1. Overview

Kotlin is a null-safe programming language, in the sense that it differentiates between nullable and non-nullable data types.

In this quick tutorial, we’re going to see what happens when we store a null value into a non-null data type in Kotlin.

2. Storing null Values in Non-Nullable Types

The Kotlin compiler will enforce the null-safety of data types at compile-time. So if we write something like:

val name: String = null

Then, the compiler will complain with an error at compile-time:

Kotlin: Null can not be a value of a non-null type String

Even though the Kotlin compiler enforces null-safety at compile-time, sometimes we may need another safety measure at runtime, too. Put simply, sometimes storing a null value into a non-nullable variable isn’t apparent at compile-time. So the compiler needs the runtime help in these cases.

To make matters more concrete, let’s consider a simple data model class:

data class User(val id: Long, val username: String)

If we try to set the username field to null via reflection:

val constructor = User::class.java.constructors[0]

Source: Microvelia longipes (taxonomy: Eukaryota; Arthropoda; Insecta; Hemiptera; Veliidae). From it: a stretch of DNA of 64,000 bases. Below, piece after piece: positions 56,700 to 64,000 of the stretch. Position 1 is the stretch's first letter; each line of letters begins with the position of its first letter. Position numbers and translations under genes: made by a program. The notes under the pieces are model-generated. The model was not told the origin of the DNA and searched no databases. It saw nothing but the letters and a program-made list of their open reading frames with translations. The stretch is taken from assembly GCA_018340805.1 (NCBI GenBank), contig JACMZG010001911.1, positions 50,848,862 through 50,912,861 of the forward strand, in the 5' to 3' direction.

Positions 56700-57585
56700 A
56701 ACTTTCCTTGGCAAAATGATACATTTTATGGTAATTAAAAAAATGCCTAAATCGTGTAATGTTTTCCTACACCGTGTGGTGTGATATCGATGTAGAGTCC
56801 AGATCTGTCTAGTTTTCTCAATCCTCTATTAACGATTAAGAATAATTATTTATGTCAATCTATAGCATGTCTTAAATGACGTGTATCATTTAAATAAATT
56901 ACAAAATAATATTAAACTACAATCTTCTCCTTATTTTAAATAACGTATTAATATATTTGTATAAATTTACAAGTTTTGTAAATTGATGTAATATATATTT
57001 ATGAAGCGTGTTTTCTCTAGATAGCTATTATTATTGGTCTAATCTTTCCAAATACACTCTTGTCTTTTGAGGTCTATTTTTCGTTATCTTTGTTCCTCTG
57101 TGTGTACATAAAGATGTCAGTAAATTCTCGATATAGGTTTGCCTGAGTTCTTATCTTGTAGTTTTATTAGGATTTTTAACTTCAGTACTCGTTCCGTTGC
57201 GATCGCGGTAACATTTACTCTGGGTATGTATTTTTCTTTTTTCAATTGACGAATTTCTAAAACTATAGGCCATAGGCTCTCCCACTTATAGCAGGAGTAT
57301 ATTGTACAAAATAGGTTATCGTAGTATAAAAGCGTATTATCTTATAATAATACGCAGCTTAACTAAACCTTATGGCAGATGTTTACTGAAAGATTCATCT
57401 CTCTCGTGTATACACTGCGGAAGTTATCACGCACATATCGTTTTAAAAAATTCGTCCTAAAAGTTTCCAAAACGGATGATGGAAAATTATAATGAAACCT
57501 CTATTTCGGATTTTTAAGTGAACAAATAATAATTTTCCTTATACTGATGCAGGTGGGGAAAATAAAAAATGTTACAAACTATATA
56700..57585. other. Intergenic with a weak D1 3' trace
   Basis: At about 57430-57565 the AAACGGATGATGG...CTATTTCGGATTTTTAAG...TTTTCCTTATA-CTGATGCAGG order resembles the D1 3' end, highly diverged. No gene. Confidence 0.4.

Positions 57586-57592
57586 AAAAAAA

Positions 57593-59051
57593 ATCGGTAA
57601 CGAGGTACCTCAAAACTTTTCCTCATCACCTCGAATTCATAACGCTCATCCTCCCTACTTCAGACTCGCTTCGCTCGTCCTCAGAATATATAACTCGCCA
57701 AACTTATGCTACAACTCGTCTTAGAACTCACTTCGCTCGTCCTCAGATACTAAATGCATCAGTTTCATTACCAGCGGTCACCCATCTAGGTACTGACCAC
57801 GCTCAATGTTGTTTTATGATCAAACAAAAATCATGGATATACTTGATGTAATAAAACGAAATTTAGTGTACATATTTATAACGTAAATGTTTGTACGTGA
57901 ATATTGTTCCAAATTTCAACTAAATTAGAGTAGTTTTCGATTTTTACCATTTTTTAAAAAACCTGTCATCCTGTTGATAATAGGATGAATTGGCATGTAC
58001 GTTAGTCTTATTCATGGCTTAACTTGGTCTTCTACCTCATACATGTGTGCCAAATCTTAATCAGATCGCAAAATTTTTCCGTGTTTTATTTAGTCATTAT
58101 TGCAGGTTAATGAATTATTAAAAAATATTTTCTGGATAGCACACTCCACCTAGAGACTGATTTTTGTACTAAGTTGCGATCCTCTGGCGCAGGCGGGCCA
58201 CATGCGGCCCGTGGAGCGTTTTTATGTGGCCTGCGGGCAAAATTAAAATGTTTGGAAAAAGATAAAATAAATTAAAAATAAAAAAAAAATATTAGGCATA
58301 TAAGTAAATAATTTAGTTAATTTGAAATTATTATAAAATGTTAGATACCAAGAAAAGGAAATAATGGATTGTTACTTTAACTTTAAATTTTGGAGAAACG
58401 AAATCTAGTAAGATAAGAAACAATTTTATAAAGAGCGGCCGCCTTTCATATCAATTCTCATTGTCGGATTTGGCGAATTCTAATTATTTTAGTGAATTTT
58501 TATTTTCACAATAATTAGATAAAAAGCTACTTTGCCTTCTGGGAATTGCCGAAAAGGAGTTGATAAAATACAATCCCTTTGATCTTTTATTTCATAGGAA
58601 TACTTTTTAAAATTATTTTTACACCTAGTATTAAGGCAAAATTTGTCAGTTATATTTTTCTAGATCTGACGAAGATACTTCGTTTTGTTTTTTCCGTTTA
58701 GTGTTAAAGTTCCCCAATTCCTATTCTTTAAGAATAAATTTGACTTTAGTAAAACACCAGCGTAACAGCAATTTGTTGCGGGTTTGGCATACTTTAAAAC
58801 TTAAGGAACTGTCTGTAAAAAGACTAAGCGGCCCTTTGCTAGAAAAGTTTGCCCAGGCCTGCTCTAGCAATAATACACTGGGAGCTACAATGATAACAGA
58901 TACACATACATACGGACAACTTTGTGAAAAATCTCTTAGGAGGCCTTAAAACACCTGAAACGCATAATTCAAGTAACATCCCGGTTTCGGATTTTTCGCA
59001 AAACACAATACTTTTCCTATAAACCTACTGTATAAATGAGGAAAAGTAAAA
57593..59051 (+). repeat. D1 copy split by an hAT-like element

val createInstance = { constructor.newInstance(42L, null) }

Then Kotlin will throw an exception since the username field is set to null:

val exception = assertThrows { createInstance() }
 assertThat(exception.cause?.message).startsWith("Parameter specified as non-null is null")

If we don’t assert the exception details, the runtime will print the following stack trace:

java.lang.NullPointerException: Parameter specified as non-null is null: method User.<init>, parameter username
// truncated

The stack trace is obvious: A non-null property named username from the User class constructor (<init> is the constructor) is set to null. Before Kotlin 1.4, however, the same error manifested itself as an IllegalArgumentException.

The bottom line is that Kotlin throws this exception with this particular message pattern when we set a non-null property to null at runtime.

3. Conclusion

In this short tutorial, we learned how Kotlin enforces null-safety at both compile-time and runtime.

As usual, all the examples are available over on GitHub.

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